All-optical diffractive neural networks process broadband light
Diffractive deep neural network is an optical machine learning framework that blends deep learning with optical diffraction and light-matter interaction to engineer diffractive surfaces that collectively perform optical computation at the speed of light. A diffractive neural network is first designed in a computer using deep learning techniques, followed by the physical fabrication of the designed layers of the neural network using e.g., 3-D printing or lithography. Since the connection between the input and output planes of a diffractive neural network is established via diffraction of light through passive layers, the inference process and the associated optical computation does not consume any power except the light used to illuminate the object of interest.
Developed by researchers at UCLA, diffractive optical networks provide a low power, low latency and highly-scalable machine learning platform that can find numerous applications in robotics, autonomous vehicles, defense industry, among many others. In addition to providing statistical inference and generalization to classes of data, diffractive neural networks have also been used to design deterministic optical systems such as a thin imaging system.
In these earlier demonstrations, diffractive networks models were developed to process information through a single wavelength and therefore required a monochromatic and coherent illumination source, unlike for example the ambient light which is incoherent and composed of a continuum of wavelengths, making it broadband. Addressing this limitation, UCLA researchers have designed diffractive networks that can process information using a continuum of wavelengths, expanding this all-optical computation framework into broadband optical signals. Published in Light: Science & Applications, UCLA researchers demonstrated the success of this new framework by creating a series of optical components that filter broadband input light into desired sub-bands. These deep learning-based diffractive systems also control the precise location of each filtered band of radiation at the output plane, demonstrating spatially-controlled wavelength de-multiplexing in terahertz (THz) part of the electromagnetic spectrum.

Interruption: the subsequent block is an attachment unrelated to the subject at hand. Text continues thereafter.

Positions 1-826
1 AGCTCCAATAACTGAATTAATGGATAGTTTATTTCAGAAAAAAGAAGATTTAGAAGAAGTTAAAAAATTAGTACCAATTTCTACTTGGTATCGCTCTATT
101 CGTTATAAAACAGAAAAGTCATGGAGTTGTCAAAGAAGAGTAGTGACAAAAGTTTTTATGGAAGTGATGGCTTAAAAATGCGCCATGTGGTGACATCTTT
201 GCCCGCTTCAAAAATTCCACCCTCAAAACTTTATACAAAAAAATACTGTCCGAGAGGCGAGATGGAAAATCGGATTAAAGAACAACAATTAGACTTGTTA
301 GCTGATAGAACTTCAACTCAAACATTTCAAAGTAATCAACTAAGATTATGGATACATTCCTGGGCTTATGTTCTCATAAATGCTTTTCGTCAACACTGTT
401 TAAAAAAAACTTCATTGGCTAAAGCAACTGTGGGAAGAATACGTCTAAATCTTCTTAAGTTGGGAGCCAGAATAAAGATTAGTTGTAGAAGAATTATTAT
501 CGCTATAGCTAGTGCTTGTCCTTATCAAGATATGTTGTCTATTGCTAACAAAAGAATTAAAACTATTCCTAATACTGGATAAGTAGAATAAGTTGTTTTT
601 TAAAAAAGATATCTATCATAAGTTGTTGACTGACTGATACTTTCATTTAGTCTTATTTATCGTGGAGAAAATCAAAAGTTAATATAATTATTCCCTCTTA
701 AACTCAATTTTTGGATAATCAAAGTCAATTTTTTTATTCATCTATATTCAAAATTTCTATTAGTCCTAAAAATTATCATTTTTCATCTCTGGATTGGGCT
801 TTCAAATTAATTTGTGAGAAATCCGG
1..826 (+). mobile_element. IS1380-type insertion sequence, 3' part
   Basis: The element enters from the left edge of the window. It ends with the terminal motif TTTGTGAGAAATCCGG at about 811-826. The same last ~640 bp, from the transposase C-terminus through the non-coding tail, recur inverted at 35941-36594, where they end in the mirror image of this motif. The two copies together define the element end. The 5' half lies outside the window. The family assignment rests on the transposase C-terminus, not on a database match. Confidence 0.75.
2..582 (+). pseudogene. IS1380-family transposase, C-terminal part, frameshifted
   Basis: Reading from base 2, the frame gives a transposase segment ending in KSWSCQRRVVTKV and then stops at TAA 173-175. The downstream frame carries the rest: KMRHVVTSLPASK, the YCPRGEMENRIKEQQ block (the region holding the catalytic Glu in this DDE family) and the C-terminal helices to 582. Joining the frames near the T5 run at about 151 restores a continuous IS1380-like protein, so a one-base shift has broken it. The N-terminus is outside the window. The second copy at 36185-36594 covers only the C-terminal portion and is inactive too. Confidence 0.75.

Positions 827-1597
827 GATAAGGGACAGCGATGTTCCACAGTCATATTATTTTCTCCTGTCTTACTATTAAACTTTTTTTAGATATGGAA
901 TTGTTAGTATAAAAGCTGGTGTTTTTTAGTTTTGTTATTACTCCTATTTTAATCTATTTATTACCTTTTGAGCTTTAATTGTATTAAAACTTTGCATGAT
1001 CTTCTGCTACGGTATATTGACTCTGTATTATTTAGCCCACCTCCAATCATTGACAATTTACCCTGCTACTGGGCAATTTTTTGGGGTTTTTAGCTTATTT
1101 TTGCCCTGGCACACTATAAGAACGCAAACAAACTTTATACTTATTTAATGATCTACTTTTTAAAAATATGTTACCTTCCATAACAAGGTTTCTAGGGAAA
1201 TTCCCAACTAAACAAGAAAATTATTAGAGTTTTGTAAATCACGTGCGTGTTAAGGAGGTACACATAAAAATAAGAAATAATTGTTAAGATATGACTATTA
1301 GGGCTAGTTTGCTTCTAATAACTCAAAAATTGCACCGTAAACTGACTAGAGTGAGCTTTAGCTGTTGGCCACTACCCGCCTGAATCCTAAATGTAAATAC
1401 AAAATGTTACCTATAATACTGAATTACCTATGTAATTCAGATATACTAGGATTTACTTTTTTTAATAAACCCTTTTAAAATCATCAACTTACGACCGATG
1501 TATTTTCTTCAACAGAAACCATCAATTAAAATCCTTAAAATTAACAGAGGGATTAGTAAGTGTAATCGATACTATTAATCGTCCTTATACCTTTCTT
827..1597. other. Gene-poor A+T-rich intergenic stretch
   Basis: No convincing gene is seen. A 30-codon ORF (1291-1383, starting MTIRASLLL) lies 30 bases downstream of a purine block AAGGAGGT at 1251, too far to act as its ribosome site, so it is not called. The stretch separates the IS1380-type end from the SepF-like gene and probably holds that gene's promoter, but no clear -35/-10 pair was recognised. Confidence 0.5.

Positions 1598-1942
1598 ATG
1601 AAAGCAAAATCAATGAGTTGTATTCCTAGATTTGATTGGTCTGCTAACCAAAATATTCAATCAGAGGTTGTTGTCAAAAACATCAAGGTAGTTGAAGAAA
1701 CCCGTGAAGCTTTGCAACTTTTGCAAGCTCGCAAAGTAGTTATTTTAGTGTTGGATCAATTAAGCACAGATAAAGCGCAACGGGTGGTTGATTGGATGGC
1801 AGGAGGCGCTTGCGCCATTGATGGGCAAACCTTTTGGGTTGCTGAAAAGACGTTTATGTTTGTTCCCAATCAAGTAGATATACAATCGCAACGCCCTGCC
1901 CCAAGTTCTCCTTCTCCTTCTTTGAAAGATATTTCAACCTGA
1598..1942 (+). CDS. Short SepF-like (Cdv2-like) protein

After their design in a computer, these broadband diffractive networks were fabricated with a 3-D-printer and tested using a pulsed THz source emitting a continuum of wavelengths between 60 and 3,000 micrometers. The experimental results obtained with these 3-D-printed diffractive networks showed a very good agreement with their corresponding numerical designs, highlighting the experimental robustness of broadband diffractive optical networks.
This research was led by Dr. Aydogan Ozcan, UCLA Chancellor's Professor of electrical and computer engineering (ECE) and associate director of the California NanoSystems Institute (CNSI). The other authors of this work are graduate students Yi Luo, Deniz Mengu, Muhammed Veli, post-doctoral researcher Dr. Nezih T. Yardimci, Adjunct Professor Dr. Yair Rivenson, as well as Professor Mona Jarrahi, all with the ECE department at UCLA.
"Simultaneously analyzing and processing light across many wavelengths present unique opportunities to enhance the inference and generalization capabilities of diffractive optical networks to perform machine learning tasks such as all-optical object recognition, as well as to design deterministic and task-specific optical components, expanding the optical design space beyond the human intuition" said Prof. Ozcan.
This new method is also broadly applicable to different parts of the electromagnetic spectrum, including the visible band, and thus, represents a critical milestone for diffractive optical networks toward their widespread utilization in modern day optical components and machine learning systems, covering a wide range of applications in for example robotics, autonomous vehicles and surveillance.
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Y. Luo, et al. "Design of task-specific optical systems using broadband diffractive neural networks," Light: Science & Applications DOI: 10.1038/s41377-019-0223-1 (2019)